liamt

Distinguished Member
That reminds me. I am a northerner but have lived may years in the south. In the north it was no problem to speak to strangers, say in a bar. But if I tried the same thing in the south they make me feel like I was gay or something. The loneliest place I ever lived was Bedford. Unless you grew up with them they do not want to know.

i live in the east midlands. so a northern monkey and a southern softie... ;)

anyway, yeah, around here people just talk to each other. i have only had 1 conversation with a random londoner and it just ended up him moaning about the amount of 'blacks' around :(
 

localboy27

Prominent Member
Everyone talks to everyone where I live prob because they all know each other.
The busses in England are really uncomfortable as everyone is avoiding eye contact at all costs incase someone dares speak.
 

FZR400RRSP

Banned
Ah, now, I wouldn't talk to a stranger on a bus.
That location instantly turns you from a normal, friendly person into 'some dick on the bus'.
 

Courtjezter

Distinguished Member
It depends on what they talk about to be honest, i am not good at small talk, but if someone involves me in chat i will join in. But if i am in a random group of people i vaguely know i am different and more likely to pull random people into conversations, it is the perils of being an extravert and i have the tendency to be a performer also, i fair better in conversations with a lot of people than i do with 1-2-1 conversations.
 

Rorifett

Distinguished Member
I love the fact that now that I'm older, I don't give a stuff what people think.
If you take women in clubs/pubs as an example, one of them giving me a sneer as I attempted to talk to them aged 25 would have had me deflated.
At 47, I laugh and move onto the next one.
It's a good job I'm ugly, I'd die of cock rot, I tell you.

I'm hoping these are nights the wife's left at home lol

But if I tried the same thing in the south they make me feel like I was gay or something.
I daren't ask what they're doing to you to make you feel gay!
 

Rorifett

Distinguished Member
I'll chat to folks that aren't pug ugly or smelly or fat. Or stuck up looking. Or folks that come too close and want to be right up at your nose during a conversation.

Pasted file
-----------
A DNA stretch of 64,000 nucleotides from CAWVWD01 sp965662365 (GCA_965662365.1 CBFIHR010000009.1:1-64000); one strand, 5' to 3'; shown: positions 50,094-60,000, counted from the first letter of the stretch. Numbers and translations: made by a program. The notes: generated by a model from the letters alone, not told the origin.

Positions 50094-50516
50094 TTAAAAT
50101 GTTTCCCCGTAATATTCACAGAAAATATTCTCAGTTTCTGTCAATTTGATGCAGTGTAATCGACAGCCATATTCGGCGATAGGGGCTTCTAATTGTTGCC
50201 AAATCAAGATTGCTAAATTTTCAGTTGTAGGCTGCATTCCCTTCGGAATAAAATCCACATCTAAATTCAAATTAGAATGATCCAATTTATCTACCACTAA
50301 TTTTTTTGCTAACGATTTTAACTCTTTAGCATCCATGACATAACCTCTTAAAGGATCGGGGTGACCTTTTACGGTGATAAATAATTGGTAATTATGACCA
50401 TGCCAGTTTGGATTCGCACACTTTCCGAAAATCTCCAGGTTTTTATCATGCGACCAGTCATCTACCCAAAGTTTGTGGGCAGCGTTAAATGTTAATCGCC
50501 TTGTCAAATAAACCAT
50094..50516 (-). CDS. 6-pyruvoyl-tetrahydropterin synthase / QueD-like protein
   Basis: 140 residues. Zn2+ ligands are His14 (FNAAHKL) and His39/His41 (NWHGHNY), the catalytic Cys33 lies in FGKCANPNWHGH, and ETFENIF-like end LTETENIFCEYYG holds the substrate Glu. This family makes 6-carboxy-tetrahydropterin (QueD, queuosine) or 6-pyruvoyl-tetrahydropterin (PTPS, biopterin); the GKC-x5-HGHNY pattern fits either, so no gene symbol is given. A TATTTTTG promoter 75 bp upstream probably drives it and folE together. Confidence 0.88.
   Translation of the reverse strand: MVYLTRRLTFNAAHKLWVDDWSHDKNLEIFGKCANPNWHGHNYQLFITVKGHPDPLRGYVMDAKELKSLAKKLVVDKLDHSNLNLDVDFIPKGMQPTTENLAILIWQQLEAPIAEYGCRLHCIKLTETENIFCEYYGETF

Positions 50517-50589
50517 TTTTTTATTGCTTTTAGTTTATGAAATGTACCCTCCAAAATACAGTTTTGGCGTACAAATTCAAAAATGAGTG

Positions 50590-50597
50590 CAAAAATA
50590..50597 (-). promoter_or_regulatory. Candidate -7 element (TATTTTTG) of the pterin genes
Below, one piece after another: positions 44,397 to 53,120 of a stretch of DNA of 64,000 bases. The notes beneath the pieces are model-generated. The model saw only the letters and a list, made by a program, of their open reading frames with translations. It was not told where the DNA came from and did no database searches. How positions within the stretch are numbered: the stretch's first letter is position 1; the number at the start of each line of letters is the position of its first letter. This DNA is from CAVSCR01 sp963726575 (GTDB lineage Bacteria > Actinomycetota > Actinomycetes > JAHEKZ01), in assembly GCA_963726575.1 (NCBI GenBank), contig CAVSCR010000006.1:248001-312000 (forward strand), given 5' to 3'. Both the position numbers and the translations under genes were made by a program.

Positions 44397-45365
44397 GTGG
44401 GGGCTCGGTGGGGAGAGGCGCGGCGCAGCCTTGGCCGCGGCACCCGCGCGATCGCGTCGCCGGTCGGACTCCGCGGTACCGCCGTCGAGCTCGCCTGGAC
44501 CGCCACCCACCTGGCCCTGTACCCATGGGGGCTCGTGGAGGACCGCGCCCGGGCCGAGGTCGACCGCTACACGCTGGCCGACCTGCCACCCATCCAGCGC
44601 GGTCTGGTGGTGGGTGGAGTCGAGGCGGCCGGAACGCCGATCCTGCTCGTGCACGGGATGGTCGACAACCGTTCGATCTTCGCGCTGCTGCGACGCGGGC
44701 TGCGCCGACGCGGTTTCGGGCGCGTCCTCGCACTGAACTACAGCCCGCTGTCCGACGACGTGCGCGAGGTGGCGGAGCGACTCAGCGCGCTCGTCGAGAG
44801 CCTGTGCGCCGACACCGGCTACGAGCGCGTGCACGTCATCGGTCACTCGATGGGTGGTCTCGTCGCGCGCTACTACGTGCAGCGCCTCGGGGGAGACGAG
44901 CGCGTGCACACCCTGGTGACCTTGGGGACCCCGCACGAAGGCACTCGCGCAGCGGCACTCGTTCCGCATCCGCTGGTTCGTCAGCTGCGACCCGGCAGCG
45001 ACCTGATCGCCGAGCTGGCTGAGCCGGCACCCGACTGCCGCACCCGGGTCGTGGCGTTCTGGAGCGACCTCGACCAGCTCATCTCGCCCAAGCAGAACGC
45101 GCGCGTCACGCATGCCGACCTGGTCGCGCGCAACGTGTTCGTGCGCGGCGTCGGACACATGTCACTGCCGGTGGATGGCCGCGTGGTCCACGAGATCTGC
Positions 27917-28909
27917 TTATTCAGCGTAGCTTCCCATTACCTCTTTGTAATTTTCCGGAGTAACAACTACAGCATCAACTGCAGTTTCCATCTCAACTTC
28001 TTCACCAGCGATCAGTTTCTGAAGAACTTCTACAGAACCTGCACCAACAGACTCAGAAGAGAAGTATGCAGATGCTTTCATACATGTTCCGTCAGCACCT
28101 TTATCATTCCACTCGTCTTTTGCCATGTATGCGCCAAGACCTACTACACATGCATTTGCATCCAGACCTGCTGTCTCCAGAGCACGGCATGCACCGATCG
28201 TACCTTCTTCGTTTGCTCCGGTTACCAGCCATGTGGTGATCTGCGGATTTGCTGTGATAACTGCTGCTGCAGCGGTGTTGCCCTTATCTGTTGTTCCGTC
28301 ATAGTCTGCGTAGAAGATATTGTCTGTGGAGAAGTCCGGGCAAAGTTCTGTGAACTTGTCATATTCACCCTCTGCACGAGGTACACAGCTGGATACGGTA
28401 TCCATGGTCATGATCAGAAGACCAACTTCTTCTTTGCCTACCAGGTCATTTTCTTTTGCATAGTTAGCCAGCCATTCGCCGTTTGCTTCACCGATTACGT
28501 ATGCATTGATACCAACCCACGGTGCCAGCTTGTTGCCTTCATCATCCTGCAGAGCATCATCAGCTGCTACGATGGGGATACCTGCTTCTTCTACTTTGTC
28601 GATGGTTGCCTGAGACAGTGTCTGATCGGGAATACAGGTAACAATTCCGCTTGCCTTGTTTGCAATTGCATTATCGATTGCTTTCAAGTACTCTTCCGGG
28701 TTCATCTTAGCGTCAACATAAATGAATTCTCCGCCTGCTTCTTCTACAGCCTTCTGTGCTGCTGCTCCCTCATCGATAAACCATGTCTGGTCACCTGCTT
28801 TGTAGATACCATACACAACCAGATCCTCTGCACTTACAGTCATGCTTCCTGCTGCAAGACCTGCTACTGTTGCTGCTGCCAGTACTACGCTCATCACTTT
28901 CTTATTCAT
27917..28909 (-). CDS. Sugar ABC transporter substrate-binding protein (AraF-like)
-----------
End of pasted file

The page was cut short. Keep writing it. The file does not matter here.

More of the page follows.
Graham27

Distinguished Member
Yeah, I chat to people all the time. You have no option round here, they're a friendly bunch. I love it.

Was speaking to a farmer who'd let a hitch-hiker camp on his land in exchange for helping him with forking hay. When they'd finished he gave him a big jug of home-made Cider, and told him to come in for some supper once he'd finished setting up his tent. When the guy never turned up, he went out to see what was wrong. The bloke had got so pissed on the super-strength home-made Cider that he'd been unable to pitch his tent and had instead just tried to crawl into it while it was flat on the ground, passing out in the process. His legs were sticking out the end and the poor sod didn't have a clue where he was.
 

captainarchive

Distinguished Member
well, it's the british way to talk about the weather... :)
When we first moved here the first 18 months it seemed to be always raining. Two streets from where I live is a house on a corner plot and the garden is immaculate and I often walk past it. The man who lives there is regularly out and from the stern miserable look on his face it was clear he was someone you didn't chat with. Last May we had a hot spell almost two weeks and one morning I was walking up this chaps street, it was a bright sunny day, clear blue sky. As I walked past the house on the corner this loud cheery voice said good morning. I nearly fell over when I realised who it was. In reality he's really nice and we now often chat.